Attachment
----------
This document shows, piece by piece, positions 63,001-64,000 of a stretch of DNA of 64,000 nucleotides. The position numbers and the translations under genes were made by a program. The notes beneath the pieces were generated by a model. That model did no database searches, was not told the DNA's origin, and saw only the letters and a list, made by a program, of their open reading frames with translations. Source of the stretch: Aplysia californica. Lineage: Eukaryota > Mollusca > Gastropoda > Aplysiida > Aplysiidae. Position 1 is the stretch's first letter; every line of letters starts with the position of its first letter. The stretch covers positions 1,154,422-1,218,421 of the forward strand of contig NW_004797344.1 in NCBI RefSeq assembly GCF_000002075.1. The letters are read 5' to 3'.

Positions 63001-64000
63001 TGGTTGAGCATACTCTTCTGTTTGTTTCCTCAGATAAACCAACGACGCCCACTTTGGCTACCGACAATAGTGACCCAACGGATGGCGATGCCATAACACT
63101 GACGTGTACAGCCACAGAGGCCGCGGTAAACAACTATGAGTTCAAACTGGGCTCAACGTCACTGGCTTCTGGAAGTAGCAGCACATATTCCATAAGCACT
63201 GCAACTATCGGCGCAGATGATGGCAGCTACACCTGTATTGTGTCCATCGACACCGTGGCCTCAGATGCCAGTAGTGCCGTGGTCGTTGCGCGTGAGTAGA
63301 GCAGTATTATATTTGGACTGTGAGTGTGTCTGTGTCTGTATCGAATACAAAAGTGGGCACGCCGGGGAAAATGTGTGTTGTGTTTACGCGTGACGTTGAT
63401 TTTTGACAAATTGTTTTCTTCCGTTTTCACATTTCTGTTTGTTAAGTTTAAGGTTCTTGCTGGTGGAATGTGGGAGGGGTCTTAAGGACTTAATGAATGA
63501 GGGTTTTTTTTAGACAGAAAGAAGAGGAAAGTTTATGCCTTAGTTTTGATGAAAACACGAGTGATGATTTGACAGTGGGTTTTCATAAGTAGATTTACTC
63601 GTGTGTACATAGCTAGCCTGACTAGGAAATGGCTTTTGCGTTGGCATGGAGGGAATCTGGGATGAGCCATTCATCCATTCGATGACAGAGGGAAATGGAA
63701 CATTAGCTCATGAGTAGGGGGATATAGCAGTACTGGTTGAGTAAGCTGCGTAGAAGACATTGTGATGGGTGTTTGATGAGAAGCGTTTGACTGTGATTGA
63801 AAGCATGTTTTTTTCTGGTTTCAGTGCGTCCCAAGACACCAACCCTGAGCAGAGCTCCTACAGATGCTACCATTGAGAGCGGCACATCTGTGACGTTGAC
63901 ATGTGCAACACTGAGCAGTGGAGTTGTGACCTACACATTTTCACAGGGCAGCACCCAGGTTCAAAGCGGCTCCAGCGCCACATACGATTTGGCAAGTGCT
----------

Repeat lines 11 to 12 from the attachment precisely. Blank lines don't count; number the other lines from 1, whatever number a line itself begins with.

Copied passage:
63801 AAGCATGTTTTTTTCTGGTTTCAGTGCGTCCCAAGACACCAACCCTGAGCAGAGCTCCTACAGATGCTACCATTGAGAGCGGCACATCTGTGACGTTGAC
63901 ATGTGCAACACTGAGCAGTGGAGTTGTGACCTACACATTTTCACAGGGCAGCACCCAGGTTCAAAGCGGCTCCAGCGCCACATACGATTTGGCAAGTGCT